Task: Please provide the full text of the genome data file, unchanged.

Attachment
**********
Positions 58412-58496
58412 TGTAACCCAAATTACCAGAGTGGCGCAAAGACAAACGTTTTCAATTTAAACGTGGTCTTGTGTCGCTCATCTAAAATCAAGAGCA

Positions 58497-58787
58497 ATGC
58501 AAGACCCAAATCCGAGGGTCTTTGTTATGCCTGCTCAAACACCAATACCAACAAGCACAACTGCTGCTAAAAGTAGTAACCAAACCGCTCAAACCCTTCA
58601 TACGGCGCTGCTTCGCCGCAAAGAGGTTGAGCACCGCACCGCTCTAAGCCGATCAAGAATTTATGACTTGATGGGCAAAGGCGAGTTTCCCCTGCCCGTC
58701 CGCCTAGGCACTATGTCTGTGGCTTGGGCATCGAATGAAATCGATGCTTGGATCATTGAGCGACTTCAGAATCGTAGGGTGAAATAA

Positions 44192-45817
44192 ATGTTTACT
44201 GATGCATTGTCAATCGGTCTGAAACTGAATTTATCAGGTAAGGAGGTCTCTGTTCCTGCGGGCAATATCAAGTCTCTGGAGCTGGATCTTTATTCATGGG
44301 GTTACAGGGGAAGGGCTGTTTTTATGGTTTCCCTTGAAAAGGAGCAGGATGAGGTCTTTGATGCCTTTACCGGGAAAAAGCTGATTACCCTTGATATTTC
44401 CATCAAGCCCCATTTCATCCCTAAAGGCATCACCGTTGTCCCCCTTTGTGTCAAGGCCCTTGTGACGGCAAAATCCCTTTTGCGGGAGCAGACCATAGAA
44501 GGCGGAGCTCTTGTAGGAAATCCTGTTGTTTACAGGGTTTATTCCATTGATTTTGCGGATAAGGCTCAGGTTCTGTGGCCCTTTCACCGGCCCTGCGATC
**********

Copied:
Positions 58412-58496
58412 TGTAACCCAAATTACCAGAGTGGCGCAAAGACAAACGTTTTCAATTTAAACGTGGTCTTGTGTCGCTCATCTAAAATCAAGAGCA

Positions 58497-58787
58497 ATGC
58501 AAGACCCAAATCCGAGGGTCTTTGTTATGCCTGCTCAAACACCAATACCAACAAGCACAACTGCTGCTAAAAGTAGTAACCAAACCGCTCAAACCCTTCA
58601 TACGGCGCTGCTTCGCCGCAAAGAGGTTGAGCACCGCACCGCTCTAAGCCGATCAAGAATTTATGACTTGATGGGCAAAGGCGAGTTTCCCCTGCCCGTC
58701 CGCCTAGGCACTATGTCTGTGGCTTGGGCATCGAATGAAATCGATGCTTGGATCATTGAGCGACTTCAGAATCGTAGGGTGAAATAA

Positions 44192-45817
44192 ATGTTTACT
44201 GATGCATTGTCAATCGGTCTGAAACTGAATTTATCAGGTAAGGAGGTCTCTGTTCCTGCGGGCAATATCAAGTCTCTGGAGCTGGATCTTTATTCATGGG
44301 GTTACAGGGGAAGGGCTGTTTTTATGGTTTCCCTTGAAAAGGAGCAGGATGAGGTCTTTGATGCCTTTACCGGGAAAAAGCTGATTACCCTTGATATTTC
44401 CATCAAGCCCCATTTCATCCCTAAAGGCATCACCGTTGTCCCCCTTTGTGTCAAGGCCCTTGTGACGGCAAAATCCCTTTTGCGGGAGCAGACCATAGAA
44501 GGCGGAGCTCTTGTAGGAAATCCTGTTGTTTACAGGGTTTATTCCATTGATTTTGCGGATAAGGCTCAGGTTCTGTGGCCCTTTCACCGGCCCTGCGATC